Epilepsy of infancy with migrating focal seizures (EIFMS) is a rare, early-onset epileptic encephalopathy characterized by polymorphous focal seizures. De novo mutations of KCNT1 have been identified in cases of this disorder. We encountered a sporadic patient with EIFMS, who suffered tonic convulsions at the age of 9 days. Using Sanger sequencing, we identified a de novo missense mutation of the same amino acid affected by a previously identified mutation, c.1420C>T (p.Arg474Cys).
Epilepsy of infancy with migrating focal seizures (EIFMS), first described as migrating partial seizures of infancy (MMPSI) in 1995, is a rare, early-onset epileptic encephalopathy characterized by polymorphous focal seizures that commence within the first 6 months after birth.1 This clinical condition is classified as early infantile epileptic encephalopathy 14 (MIM #614959) by the online database Mendelian inheritance in man (OMIM; http://www.omim.org/). Seizures are pharmacoresistant and ictal electroencephalogram (EEG) discharges show migrating ictal foci. In 2012, mutations of the potassium channel, subfamily T, member 1 gene (KCNT1; MIM #608167) located at 9q34.3 were identified in familial patients with severe autosomal dominant nocturnal frontal lobe epilepsy (ADNFLE; MIM #615005) associated with intellectual/psychiatric problems.2 Also, de novo mutations of KCNT1 were reported in 6 out of 12 unrelated patients (50%) with EIFMS,3 indicating the existence of clinical heterogeneity within KCNT1 mutations. Those results suggested that familial mutations and de novo mutations of KCNT1 correlate with ADNFLE and EIFMS, respectively. Different mutations of KCNT1 were identified by subsequent analyses in EIFMS patients.4 These findings suggested that KCNT1 is the major disease-associated gene for the EIFMS phenotype.
KCNT1 encodes a sodium-activated potassium (KNa) channel that is highly expressed in the nervous system.3 It is thought to regulate hyperpolarization following repetitive firing. The C-terminal cytoplasmic domain of KCNT1 interacts with a protein network, including the Fragile X mental retardation protein, thus stimulating the KCNT1 channel.5 Barcia et al.3 reported that mutations in the cytoplasmic C-terminal domain lead to constitutive activation of the KCNT1 channel. Our previous study reported two unrelated patients with EIFMS caused by a de novo missense mutation at the pore region of the KCNT1 channel.4
In the present study, we report on a 6-month-old Japanese male infant, the first child of nonconsanguineous healthy parents, born at 39 weeks of gestation using vacuum extraction because of diminished heart sounds. The child experienced an episode of apnea 4 days after delivery and tonic convulsions at day 9. Seizures evolved to frequent focal motor seizures that alternated from one side of the body to the other. Ictal EEGs showed asynchronous multifocal spikes derived from both brain hemispheres (Figure 1a). Seizures were intractable and easily led to status epilepticus, occurring in clusters. The child’s psychomotor development was markedly delayed, he was confined to his bed and exhibited poor responses to his surroundings. Brain magnetic resonance imaging (MRI) conducted at 6 months of age showed delayed myelination and thin corpus callosum (Figure 1b). These findings have been supported by a cohort study of 14 patients with EIFMS, one-third of the patients exhibited delayed myelination with white matter hyperintensity revealed by a brain MRI6 and 3 among the 6 patients with KCNT1 mutations showed a thin corpus collosum.3 On the basis of these clinical features, the child was diagnosed with EIFMS.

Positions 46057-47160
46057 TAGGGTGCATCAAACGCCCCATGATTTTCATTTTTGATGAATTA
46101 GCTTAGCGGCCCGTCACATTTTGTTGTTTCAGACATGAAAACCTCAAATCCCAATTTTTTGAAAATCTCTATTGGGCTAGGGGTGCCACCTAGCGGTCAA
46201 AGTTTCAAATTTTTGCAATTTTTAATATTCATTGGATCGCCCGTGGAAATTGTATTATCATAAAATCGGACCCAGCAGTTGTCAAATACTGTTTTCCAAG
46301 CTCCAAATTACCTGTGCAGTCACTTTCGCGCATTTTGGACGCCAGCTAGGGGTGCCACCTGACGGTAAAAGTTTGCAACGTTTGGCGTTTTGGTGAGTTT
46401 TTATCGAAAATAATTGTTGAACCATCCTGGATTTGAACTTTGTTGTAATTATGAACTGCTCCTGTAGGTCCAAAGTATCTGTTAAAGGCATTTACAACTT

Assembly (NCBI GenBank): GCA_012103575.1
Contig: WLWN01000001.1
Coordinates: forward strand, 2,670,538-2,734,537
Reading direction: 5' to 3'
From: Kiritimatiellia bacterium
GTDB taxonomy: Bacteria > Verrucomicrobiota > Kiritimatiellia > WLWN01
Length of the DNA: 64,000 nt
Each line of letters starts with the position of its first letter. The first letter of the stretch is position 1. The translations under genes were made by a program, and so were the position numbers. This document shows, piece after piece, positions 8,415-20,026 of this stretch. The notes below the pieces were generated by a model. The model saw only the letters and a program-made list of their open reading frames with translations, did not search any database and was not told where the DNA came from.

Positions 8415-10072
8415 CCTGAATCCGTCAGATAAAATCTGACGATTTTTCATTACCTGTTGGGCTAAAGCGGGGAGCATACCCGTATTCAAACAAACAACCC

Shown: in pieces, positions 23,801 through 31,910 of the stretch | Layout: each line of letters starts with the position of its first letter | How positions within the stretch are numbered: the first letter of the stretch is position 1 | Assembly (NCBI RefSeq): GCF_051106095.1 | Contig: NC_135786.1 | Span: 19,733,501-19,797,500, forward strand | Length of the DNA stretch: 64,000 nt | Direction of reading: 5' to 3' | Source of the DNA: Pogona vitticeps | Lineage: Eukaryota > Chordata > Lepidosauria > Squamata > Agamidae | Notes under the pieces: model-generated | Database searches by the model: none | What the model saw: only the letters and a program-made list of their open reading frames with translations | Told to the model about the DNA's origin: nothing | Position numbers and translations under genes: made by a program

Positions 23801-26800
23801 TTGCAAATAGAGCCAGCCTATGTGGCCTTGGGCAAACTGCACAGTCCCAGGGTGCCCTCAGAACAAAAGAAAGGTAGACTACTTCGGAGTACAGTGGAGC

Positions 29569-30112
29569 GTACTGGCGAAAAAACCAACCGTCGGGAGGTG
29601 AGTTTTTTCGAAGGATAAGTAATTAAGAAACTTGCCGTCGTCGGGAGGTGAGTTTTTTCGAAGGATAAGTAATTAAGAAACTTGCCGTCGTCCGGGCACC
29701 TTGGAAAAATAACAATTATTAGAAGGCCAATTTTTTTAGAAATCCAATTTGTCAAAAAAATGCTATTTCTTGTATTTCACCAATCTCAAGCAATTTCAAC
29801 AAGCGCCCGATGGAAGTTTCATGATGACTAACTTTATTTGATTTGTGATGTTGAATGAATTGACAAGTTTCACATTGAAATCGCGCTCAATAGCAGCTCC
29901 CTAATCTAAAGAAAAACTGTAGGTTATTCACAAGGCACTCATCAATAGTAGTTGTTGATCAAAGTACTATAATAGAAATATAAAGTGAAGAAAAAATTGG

This study has been approved by Ethics Committee of Tokyo Women’s Medical University. Upon obtaining written informed consent from the patient’s family, mutation analysis using standard Sanger sequencing was performed for all exons of KCNT1 and a heterozygous missense mutation (c.1420C>T, p.Arg474Cys) identified in exon 15 was the only variant found (Figure 2). Because both parents did not exhibit this mutation, it was determined to be de novo in origin. This alteration has not been previously reported and is not found in the single-nucleotide variation database (https://genome.ucsc.edu/). The affected amino acid is highly conserved among species (Figure 2). A de novo missense mutation at the same amino-acid, p.Arg474His, has been reported in a patient with EIFMS.3 The clinical features of both patients with amino-acid changes at p.Arg474 are summarized in Table 1. Because both patients shared quite similar clinical characteristics, we concluded that p.Arg474Cys identified in this study could be pathogenic.
In conclusion, we identified a novel de novo missense mutation of KCNT1 in a patient with sporadic EIFMS. This finding provides additional evidence to better understand KCNT1 pathogenesis.
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The authors express their gratitude to the patient and his parents for their cooperation. This work was supported by a Grant-in-Aid for Scientific Research from the Health Labor Sciences Research Grants program of the Ministry of Health, Labor, and Welfare, Japan (TY).
The authors declare no conflict of interest.
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Shimada, S., Hirano, Y., Ito, S. et al. A novel KCNT1 mutation in a Japanese patient with epilepsy of infancy with migrating focal seizures. Hum Genome Var 1, 14027 (2014). https://doi.org/10.1038/hgv.2014.27
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